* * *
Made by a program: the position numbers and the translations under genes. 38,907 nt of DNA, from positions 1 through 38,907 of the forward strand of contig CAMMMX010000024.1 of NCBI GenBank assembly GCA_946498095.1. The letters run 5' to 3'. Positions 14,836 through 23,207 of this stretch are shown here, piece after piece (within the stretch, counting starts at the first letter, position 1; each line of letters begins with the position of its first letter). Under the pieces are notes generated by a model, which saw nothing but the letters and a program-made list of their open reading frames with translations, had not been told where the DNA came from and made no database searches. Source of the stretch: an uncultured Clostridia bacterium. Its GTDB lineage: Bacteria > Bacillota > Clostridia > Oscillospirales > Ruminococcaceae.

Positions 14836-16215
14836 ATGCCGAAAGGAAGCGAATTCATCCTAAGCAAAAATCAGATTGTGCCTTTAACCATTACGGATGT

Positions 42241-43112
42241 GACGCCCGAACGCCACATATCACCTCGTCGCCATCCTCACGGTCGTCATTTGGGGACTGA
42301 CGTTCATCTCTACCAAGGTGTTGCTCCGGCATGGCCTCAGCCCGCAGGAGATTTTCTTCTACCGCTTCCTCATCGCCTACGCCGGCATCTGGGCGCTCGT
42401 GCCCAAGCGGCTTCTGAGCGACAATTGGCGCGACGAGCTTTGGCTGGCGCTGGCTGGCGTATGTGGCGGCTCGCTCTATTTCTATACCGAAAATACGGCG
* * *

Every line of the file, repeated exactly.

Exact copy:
Made by a program: the position numbers and the translations under genes. 38,907 nt of DNA, from positions 1 through 38,907 of the forward strand of contig CAMMMX010000024.1 of NCBI GenBank assembly GCA_946498095.1. The letters run 5' to 3'. Positions 14,836 through 23,207 of this stretch are shown here, piece after piece (within the stretch, counting starts at the first letter, position 1; each line of letters begins with the position of its first letter). Under the pieces are notes generated by a model, which saw nothing but the letters and a program-made list of their open reading frames with translations, had not been told where the DNA came from and made no database searches. Source of the stretch: an uncultured Clostridia bacterium. Its GTDB lineage: Bacteria > Bacillota > Clostridia > Oscillospirales > Ruminococcaceae.

Positions 14836-16215
14836 ATGCCGAAAGGAAGCGAATTCATCCTAAGCAAAAATCAGATTGTGCCTTTAACCATTACGGATGT

Positions 42241-43112
42241 GACGCCCGAACGCCACATATCACCTCGTCGCCATCCTCACGGTCGTCATTTGGGGACTGA
42301 CGTTCATCTCTACCAAGGTGTTGCTCCGGCATGGCCTCAGCCCGCAGGAGATTTTCTTCTACCGCTTCCTCATCGCCTACGCCGGCATCTGGGCGCTCGT
42401 GCCCAAGCGGCTTCTGAGCGACAATTGGCGCGACGAGCTTTGGCTGGCGCTGGCTGGCGTATGTGGCGGCTCGCTCTATTTCTATACCGAAAATACGGCG